It looks to me like some of the software was still on kind of alpha-beta testing stage?
Michael: Yes, I think for the virtual studio devices in particular, and the web app virtual studio web application, that’s definitely true. JackTrip, the software itself, has been around for over 10 years. And Chris can give you a lot more background on that. But in terms of the virtual studio device and service that we’re using for our choir and band testing, that is very new. And it’s currently only available in a closed beta. But we’re hoping to make that available in open beta to the public within the next few weeks.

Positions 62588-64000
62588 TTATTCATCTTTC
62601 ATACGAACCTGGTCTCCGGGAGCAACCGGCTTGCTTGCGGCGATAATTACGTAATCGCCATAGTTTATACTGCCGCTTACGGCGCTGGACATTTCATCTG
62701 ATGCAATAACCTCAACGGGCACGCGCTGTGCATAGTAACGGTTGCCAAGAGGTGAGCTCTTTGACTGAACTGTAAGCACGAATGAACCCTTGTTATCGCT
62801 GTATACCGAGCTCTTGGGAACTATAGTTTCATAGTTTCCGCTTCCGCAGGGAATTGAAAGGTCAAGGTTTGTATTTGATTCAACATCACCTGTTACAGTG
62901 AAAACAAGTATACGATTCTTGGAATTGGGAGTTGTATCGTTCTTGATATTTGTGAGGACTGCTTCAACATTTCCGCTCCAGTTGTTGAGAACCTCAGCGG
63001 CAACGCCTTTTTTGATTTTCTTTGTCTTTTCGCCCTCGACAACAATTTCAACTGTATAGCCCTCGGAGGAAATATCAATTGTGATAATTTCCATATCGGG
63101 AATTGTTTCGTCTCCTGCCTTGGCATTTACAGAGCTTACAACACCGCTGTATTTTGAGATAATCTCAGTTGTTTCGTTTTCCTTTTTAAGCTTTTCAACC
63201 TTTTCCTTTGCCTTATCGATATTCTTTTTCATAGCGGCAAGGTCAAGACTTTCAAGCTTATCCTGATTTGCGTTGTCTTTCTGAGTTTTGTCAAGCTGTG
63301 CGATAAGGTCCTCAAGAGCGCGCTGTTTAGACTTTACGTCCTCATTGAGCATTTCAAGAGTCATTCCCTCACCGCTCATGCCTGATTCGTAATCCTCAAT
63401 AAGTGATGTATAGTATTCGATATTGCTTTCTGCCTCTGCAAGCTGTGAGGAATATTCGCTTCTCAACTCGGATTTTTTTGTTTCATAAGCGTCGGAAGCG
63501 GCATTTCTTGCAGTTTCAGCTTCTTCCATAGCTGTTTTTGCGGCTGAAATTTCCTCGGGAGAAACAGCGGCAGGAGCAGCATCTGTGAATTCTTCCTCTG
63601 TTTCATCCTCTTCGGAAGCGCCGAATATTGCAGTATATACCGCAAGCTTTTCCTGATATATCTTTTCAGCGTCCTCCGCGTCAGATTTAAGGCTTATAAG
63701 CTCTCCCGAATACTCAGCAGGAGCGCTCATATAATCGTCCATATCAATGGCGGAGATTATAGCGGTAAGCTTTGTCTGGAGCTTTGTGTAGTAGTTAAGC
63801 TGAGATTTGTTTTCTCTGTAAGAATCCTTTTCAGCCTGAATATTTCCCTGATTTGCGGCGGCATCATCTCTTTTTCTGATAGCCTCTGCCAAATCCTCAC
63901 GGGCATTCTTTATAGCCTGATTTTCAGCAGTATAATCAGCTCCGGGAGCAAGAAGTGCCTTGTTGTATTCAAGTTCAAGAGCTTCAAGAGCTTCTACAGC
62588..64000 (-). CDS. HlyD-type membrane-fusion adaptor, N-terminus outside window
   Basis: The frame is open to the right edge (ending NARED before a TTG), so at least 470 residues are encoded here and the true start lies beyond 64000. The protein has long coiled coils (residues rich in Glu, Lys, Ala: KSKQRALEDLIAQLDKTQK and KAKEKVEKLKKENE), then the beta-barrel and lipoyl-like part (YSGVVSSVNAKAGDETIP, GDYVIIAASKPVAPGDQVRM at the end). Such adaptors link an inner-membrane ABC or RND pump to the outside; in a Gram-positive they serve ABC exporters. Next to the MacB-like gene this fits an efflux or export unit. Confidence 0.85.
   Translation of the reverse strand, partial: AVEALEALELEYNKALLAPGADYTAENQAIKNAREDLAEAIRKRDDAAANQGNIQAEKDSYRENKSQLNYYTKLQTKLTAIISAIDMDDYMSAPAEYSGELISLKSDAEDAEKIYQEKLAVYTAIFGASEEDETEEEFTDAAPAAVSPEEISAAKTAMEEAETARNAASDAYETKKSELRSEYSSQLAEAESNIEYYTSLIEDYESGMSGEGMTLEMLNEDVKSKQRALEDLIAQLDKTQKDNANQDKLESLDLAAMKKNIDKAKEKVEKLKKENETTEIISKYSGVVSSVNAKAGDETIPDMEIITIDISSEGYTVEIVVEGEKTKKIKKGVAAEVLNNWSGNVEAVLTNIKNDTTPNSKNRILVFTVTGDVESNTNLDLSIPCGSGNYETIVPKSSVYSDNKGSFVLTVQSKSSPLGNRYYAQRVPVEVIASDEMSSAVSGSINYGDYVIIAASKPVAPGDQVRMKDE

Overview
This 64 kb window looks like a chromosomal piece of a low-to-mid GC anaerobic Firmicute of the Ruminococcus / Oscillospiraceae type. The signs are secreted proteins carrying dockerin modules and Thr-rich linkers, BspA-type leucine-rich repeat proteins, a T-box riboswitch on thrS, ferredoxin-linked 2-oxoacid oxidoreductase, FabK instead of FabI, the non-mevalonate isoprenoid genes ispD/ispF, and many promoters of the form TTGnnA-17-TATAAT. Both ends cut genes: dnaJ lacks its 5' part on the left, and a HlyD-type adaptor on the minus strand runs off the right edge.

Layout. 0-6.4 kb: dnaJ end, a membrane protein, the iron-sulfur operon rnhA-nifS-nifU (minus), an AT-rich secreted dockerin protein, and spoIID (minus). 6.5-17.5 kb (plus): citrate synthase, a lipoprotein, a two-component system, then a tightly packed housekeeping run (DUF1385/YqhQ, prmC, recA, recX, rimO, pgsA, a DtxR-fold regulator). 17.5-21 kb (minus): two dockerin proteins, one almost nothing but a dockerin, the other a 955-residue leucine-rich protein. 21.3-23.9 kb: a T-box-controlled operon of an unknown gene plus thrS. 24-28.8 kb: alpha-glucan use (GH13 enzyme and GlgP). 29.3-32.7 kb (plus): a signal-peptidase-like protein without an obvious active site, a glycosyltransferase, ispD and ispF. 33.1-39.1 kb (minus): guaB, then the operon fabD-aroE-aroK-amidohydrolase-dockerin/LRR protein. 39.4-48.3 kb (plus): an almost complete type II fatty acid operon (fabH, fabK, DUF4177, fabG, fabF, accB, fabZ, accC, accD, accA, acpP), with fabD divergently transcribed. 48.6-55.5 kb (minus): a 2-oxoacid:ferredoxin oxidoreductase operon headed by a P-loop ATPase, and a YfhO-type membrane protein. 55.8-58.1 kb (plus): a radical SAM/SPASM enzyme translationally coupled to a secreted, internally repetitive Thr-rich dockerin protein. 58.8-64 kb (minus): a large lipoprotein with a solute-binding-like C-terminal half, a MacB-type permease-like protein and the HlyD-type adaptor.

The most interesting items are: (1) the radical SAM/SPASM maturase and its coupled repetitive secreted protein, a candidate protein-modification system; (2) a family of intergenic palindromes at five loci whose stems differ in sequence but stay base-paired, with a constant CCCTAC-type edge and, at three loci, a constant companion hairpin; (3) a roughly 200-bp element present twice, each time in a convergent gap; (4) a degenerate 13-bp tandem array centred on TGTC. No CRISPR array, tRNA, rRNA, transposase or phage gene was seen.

Chris: It’s like, we are taking what used to be a telephone call, making the audio quality professional audio level. Making it possible to do multiple channels, not just one for a telephone call, but we often hook up 16 channels studio-to-studio this way. And then bring that high-quality audio down in another way in quality to something which is ultra-low latency, for level in interactivity that we’re talking about. And that has a lot to do with what’s on the JackTrip Foundation technology page right now, if you look at that, for kind of a description of where latency gets eaten up, there’s kind of a budget. If we follow a rule that we kind of discovered in the lab 2005, this kind of tight interactive, fast rhythmic stuff depends on latency from end-to-end, one way that’s not really greater than 25 milliseconds. And to put that in context, a video frame on a television set, the sort of usual 30 frames per second, the time represented by one frame is more than 25 milliseconds is 33 milliseconds. So, we’re talking about these infinitesimal time lags that need to be transmitted geographically, like across the state of California, for example. The solutions were to actually put things into a browser, so that [it’s] running on any device. And what we’re using at Stanford right now runs on your cell phone, typical browser, you bring it up, you connect to the device in the classroom or at home.